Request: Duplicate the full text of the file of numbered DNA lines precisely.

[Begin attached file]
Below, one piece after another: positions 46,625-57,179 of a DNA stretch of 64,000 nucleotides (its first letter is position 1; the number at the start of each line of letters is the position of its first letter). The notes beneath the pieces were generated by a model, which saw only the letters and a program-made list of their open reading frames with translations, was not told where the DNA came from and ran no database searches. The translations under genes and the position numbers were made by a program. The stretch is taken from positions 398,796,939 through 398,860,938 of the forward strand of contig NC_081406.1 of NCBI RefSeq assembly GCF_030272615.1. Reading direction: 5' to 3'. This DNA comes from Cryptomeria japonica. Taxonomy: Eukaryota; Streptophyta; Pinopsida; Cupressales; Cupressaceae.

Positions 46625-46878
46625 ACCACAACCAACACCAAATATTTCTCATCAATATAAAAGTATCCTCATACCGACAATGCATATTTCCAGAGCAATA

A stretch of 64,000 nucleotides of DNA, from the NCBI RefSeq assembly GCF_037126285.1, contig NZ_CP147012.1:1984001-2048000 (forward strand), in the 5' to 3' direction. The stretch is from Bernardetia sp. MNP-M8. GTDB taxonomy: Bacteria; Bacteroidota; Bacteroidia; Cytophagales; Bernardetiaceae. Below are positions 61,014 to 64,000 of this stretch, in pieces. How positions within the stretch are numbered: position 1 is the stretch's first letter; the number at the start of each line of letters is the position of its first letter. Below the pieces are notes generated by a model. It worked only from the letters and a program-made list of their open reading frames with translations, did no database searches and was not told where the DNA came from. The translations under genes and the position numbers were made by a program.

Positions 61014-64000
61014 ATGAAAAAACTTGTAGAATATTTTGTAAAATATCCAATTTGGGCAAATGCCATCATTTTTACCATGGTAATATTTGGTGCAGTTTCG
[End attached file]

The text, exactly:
Below, one piece after another: positions 46,625-57,179 of a DNA stretch of 64,000 nucleotides (its first letter is position 1; the number at the start of each line of letters is the position of its first letter). The notes beneath the pieces were generated by a model, which saw only the letters and a program-made list of their open reading frames with translations, was not told where the DNA came from and ran no database searches. The translations under genes and the position numbers were made by a program. The stretch is taken from positions 398,796,939 through 398,860,938 of the forward strand of contig NC_081406.1 of NCBI RefSeq assembly GCF_030272615.1. Reading direction: 5' to 3'. This DNA comes from Cryptomeria japonica. Taxonomy: Eukaryota; Streptophyta; Pinopsida; Cupressales; Cupressaceae.

Positions 46625-46878
46625 ACCACAACCAACACCAAATATTTCTCATCAATATAAAAGTATCCTCATACCGACAATGCATATTTCCAGAGCAATA

A stretch of 64,000 nucleotides of DNA, from the NCBI RefSeq assembly GCF_037126285.1, contig NZ_CP147012.1:1984001-2048000 (forward strand), in the 5' to 3' direction. The stretch is from Bernardetia sp. MNP-M8. GTDB taxonomy: Bacteria; Bacteroidota; Bacteroidia; Cytophagales; Bernardetiaceae. Below are positions 61,014 to 64,000 of this stretch, in pieces. How positions within the stretch are numbered: position 1 is the stretch's first letter; the number at the start of each line of letters is the position of its first letter. Below the pieces are notes generated by a model. It worked only from the letters and a program-made list of their open reading frames with translations, did no database searches and was not told where the DNA came from. The translations under genes and the position numbers were made by a program.

Positions 61014-64000
61014 ATGAAAAAACTTGTAGAATATTTTGTAAAATATCCAATTTGGGCAAATGCCATCATTTTTACCATGGTAATATTTGGTGCAGTTTCG